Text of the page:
Eridanus, the River
is south of Orion and Taurus in the evening skies of December and flows further south well below our horizon. Its brightest star, Achernar, is ninth on the list of bright stars, but it is a star we cannot see, unless from Hawaii, Florida or south Texas. Only one other star in the constellation ranks brighter than third magnitude. That is Cursa, at magnitude 2.9, just three degrees to the northwest of Rigel in Orion. From this point in the heavens the river wends a long and twisted way to its terminus at Achernar. It is indeed the longest pattern in the sky, and its boundaries enclose the largest area of any of the constellations.

Phaethon lived with his mother Clymene, who told him that he was of divine birth and that his father was Apollo, god of the Sun. At school, however, Phaethon was taunted by his fellows, who demanded proof of his claims. He went to his mother, who said that if he needed to know more he must ask for his father's acknowledgement. So he travelled to the east until he came to the palace of the Sun, aloft on columns glittering with gold and precious gems. Approaching his father, the youth was welcomed, and he asked, “Give me some proof by which I may be known as yours.” Apollo replied, “My son, I confirm what your mother has told you. As further proof, ask what you will and the gift shall be yours.” Phaethon immediately asked to be allowed to drive the chariot of the Sun one day. But Apollo demurred, saying, “I have spoken rashly, for your request is not safe for you, nor for any of the gods but myself—not even for Jupiter. Yet the oath is sworn and must be kept, if you must have it so.” Phaethon was adamant, as daring but unwise youngsters are, and he was led to the stables where the diamond-studded golden chariot was ready for the dawn. Apollo admonished the youth to hold tight the reins and to steer a straight and middle course, avoiding both the southern and the northern zones. Led by the morning star, the stars withdrew.

The snorting steeds began their journey, but sensed that they were being driven by an inexperienced charioteer. They veered to the right, and the Great and Little Bears felt a scorching pain and would have plunged into the sea had they been able. The boy looked to his left and saw the reaching claws of the Scorpion: his courage failed him and he dropped the reins. The horses dashed headlong, now high, now low almost to the mountaintops, the trees and fields withering and ablaze. The deserts remain dry forever more.

Earth called on Jupiter, ruler of the gods, to deliver all from the awful scene. And Jupiter, recognizing the peril, launched a lightning bolt against the charioteer, striking him from his seat and sending him into the Eridanus, like a shooting star which marks the heavens with its brightness as it falls. Afterward, to console Apollo for the loss of his son, Jupiter placed the river in the sky.

Other associations for this river in the sky have been put forth, including a representation of the Nile, mentioned by Eratosthenes, the Greek astronomer and mathematician of the third century bc. The Tigris and Euphrates are also linked to this constellation, and even the River Jordan, the Po in Italy, the Rhine in Germany, the Rhône in France, and the Ebro in Spain. Might it not as well represent the Rio Grande, flowing south as far as any major river in the continental United States?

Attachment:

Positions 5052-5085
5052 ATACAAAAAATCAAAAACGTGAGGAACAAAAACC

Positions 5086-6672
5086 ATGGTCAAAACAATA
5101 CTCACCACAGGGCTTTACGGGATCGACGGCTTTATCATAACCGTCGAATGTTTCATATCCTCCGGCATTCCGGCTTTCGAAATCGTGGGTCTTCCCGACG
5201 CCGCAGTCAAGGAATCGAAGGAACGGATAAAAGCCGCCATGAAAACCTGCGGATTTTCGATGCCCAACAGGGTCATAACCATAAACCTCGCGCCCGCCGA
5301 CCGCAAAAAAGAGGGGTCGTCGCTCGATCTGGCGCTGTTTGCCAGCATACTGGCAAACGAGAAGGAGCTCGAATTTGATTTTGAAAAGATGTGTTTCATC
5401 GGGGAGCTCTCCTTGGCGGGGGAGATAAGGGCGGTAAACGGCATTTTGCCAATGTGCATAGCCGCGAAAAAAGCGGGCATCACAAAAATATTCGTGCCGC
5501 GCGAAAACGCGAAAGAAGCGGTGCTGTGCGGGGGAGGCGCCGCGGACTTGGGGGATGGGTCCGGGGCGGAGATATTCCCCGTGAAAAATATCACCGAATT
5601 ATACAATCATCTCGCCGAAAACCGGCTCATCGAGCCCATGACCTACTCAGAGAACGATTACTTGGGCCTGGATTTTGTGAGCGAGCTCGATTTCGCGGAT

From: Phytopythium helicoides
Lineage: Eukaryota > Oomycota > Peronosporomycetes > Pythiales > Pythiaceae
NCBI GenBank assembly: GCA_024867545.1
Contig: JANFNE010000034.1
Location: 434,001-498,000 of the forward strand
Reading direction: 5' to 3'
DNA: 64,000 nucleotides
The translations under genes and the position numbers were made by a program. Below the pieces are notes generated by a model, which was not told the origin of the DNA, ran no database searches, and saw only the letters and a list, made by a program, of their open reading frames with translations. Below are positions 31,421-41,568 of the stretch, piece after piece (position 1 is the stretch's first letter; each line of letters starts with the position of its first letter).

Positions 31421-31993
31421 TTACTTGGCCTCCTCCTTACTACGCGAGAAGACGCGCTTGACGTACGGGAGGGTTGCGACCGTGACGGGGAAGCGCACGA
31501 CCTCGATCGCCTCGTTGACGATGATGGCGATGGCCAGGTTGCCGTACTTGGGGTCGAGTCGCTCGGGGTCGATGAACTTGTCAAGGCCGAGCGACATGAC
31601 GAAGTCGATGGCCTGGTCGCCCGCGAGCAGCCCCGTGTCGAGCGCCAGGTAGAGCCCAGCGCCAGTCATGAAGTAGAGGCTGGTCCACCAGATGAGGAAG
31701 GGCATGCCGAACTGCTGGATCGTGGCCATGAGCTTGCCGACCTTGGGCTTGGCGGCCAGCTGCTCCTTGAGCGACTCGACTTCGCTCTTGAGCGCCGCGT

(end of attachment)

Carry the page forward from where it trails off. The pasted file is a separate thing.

Except for the Alpha Centauri and Sirius systems Epsilon Eridani is the star closest to us at about eleven light years distance. As early as 1973 it was found that this star has a companion with a mass less than 0.05 that of the Sun. Separated from Epsilon Eridani by about the same distance as Saturn is from the Sun, this object may be a large planet or one of the smallest stars known.

In 1998 astronomers reported a ring of dust around Epsilon Eridani that is “strikingly similar” to the inner comet zone in the solar system and shows an “intriguing” bright region that may be particles trapped around a young planet. The research team included astronomers from the Joint Astronomy Center in Hawaii, UCLA and the Royal Observatory in Edinburgh, Scotland.

The submillimeter image shows the emission from dust particles orbiting around Epsilon Eridani. The dust lies mainly in a ring around the star, with a radius of 60 Astronomical Units. The star itself was not seen, because its small, hot surface radiates very little at submillimeter wavelengths.

On the outskirts of the Solar System, there are vast numbers of comets beyond the orbit of Pluto (40 AU) making up the “Kuiper Belt.”

Epsilon Eridani is much younger than the Sun, only about 0.5-1 billion years old while the Sun is 4.5 billion years old. It is likely that tiny dust particles around Epsilon Eridani will gradually accumulate into comets like those in the Solar System's Kuiper Belt.

The one prominent bright peak in the ring around Epsilon Eridani, seen to the lower left of the star, could be dust particles trapped in an orbit close to a planet, or (less likely) the remnants of a major comet collision. No one yet knows if Epsilon Eridani has planets, but the new image gives a clue that there may be.

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